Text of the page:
Professor accused of killing 3 in tenure dispute

Three were killed in a Feb. 12 university shooting.

Three UAH faculty members were killed in a Feb. 12 shooting.

Tragedy rocked the University of Alabama campus in Huntsville Feb. 12 when a female biology professor allegedly gunned down six colleagues, three of them fatally, in an apparent dispute over tenure.

After the initial shock, higher-education officials from across the nation are reviewing the details to see if there is anything they can learn from the latest deadly campus shooting.

Amy Bishop, 42, a Harvard-educated neurobiologist who became an assistant professor at the school in 2003, has been charged with capital murder—a rare instance of a woman being accused in a mass shooting. Bishop, known as a bright woman who some students said struggled to explain complicated topics, is also a mother of four children.

She was taken Friday night in handcuffs to the county jail, and she reportedly said as she got into a police car: “It didn’t happen. There’s no way. … They are still alive.”

Students’ assessments of Bishop varied. Some recalled an attentive, friendly teacher, while others said she was an odd woman who couldn’t simplify difficult subjects for students. Sammie Lee Davis, the husband of a tenured researcher who was killed, said his wife had described Bishop as “not being able to deal with reality” and “not as good as she thought she was.”

Davis said his wife was a tenured researcher at the university. In a brief phone interview with the Associated Press, Davis said he was told his wife was at a meeting to discuss the tenure status of another faculty member who got angry and started shooting.

Davis’ wife, Maria Ragland Davis, was among those killed, along with Gopi K. Podila, chairman of the biological sciences department, and Adriel Johnson.

Bishop had created a portable cell incubator, known as InQ, that was less expensive than its larger counterparts. She and her husband had won $25,000 in 2007 to market the device.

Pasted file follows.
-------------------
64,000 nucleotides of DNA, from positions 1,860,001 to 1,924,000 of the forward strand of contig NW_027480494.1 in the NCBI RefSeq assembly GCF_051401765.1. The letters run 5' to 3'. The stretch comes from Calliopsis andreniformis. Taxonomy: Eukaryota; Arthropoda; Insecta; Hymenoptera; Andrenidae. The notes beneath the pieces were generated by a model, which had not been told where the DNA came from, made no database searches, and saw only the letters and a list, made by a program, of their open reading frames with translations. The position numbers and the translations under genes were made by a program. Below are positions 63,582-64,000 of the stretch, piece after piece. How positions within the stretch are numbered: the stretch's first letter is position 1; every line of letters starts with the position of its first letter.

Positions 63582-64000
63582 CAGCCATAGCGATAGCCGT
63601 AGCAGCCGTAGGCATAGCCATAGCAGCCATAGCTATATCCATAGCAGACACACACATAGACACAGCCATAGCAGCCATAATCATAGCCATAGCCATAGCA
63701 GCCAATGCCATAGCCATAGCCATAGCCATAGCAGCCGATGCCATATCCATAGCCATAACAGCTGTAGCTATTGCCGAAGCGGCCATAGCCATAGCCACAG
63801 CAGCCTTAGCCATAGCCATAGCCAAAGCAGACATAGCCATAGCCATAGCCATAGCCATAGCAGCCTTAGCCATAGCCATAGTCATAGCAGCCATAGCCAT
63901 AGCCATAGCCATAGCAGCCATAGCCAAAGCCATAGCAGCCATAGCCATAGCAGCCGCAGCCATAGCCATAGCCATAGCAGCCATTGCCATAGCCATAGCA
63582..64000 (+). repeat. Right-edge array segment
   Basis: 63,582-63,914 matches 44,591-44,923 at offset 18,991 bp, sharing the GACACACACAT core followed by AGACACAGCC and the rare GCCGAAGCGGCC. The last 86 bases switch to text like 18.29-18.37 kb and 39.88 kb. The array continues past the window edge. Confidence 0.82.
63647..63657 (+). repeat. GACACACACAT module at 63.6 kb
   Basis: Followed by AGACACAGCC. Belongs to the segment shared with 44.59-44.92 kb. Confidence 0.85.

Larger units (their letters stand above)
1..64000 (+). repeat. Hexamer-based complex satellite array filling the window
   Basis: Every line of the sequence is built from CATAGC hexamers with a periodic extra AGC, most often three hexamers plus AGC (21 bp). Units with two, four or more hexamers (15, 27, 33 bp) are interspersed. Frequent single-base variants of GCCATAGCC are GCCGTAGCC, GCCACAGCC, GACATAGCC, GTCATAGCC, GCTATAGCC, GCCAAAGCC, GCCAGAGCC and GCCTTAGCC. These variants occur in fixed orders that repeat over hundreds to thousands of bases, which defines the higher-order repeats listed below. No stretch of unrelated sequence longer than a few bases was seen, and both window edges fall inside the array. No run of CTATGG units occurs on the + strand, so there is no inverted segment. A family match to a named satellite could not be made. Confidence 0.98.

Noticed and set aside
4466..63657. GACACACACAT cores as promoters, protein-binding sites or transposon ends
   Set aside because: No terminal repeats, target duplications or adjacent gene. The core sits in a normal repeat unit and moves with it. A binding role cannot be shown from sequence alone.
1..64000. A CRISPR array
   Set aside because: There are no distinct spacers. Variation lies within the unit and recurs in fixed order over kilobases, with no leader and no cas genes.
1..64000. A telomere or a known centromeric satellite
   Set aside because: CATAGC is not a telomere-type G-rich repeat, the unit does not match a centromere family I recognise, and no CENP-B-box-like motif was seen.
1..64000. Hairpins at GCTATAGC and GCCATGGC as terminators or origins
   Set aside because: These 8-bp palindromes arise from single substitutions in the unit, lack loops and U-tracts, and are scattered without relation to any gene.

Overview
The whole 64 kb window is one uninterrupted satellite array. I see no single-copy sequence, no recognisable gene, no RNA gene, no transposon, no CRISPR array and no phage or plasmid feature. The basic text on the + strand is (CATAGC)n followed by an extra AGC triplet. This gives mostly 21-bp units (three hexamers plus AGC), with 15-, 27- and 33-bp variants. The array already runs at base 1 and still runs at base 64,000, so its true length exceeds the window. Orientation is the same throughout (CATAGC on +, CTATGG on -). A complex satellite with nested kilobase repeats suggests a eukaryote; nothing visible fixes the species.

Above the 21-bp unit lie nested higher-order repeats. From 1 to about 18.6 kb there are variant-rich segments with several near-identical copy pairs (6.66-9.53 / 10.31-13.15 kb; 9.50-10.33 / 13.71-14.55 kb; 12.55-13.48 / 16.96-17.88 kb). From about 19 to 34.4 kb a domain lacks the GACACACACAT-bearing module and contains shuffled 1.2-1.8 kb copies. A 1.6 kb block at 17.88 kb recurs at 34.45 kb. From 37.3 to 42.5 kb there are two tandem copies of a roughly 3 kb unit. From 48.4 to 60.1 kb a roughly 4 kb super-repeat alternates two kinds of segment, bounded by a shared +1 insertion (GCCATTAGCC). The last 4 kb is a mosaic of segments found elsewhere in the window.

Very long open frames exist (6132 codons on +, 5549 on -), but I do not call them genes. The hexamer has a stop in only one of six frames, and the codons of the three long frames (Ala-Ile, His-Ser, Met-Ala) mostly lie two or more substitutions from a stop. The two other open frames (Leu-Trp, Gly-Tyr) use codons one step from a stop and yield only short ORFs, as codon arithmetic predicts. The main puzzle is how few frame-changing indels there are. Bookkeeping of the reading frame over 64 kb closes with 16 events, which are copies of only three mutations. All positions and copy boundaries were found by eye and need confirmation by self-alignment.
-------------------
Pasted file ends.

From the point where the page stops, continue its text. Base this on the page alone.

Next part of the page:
Andrea Bennett, a sophomore majoring in nursing and an athlete at UAH, said a coach told her team that Bishop had been denied tenure, which the coach said might have led to the shooting.

Bennett described Bishop as being “very weird” and “a really big nerd.”

“She’s well-known on campus, but I wouldn’t say she’s a good teacher. I’ve heard a lot of complaints,” Bennett said. “She’s a genius, but she really just can’t explain things.”

Amanda Tucker, a junior nursing major from Alabaster, Ala., had Bishop for anatomy class about a year ago. Tucker said a group of students complained to a dean about Bishop’s classroom performance.

“When it came down to tests, and people asked her what was the best way to study, she’d just tell you, ‘Read the book.’ When the test came, there were just ridiculous questions. No one even knew what she was asking,” Tucker said.

However, UAH student Andrew Cole was in Bishop’s anatomy class Friday morning and said she seemed perfectly normal.

“She’s understanding, and was concerned about students,” he said. “I would have never thought it was her.”

Nick Lawton, 25, described Bishop as funny and accommodating with students.

“She seemed like a nice enough professor,” Lawton said.


Win $800,000 to improve the effectiveness of rehabilitation services

The purpose of the Rehabilitation Research and Training Centers program is to improve the effectiveness of services authorized under the Rehabilitation Act of 1973, through advanced research, training, technical assistance, and dissemination activities in general problem areas, as specified by National Institute on Disability and Rehabilitation Research. Such activities are designed to benefit rehabilitation service providers, individuals with disabilities, and the family members or other authorized representatives of individuals with disabilities.


Up to $750,000 to recruit and train principals at high-need schools

The School Leadership Grant Program is designed to assist high-need local educational agencies (LEAs) in recruiting and training principals (including assistant principals) through such activities as: providing financial incentives to aspiring new principals; providing stipends to principals who mentor new principals; carrying out professional development programs in instructional leadership and management; and providing incentives that are appropriate for teachers or individuals from other fields who want to become principals and that are effective in retaining new principals. The deadline to submit a Notice of Intent to Apply is March 8, 2010.


Win up to $50,000 for excellence in children’s media

The Joan Ganz Cooney Center and Sesame Workshop are challenging innovators nationwide to submit applications for their Prizes for Innovation. Applicants can apply to the Breakthroughs in Mobile Learning competition and/or the Breakthroughs in Literacy Learning: Innovate with “The Electric Company” competition.

To apply to the Breakthroughs in Mobile Learning competition, applicants should submit projects that push the current boundaries of mobile learning. The winner will receive $50,000 to put towards development of their project, as well as other supports that will help scale the project.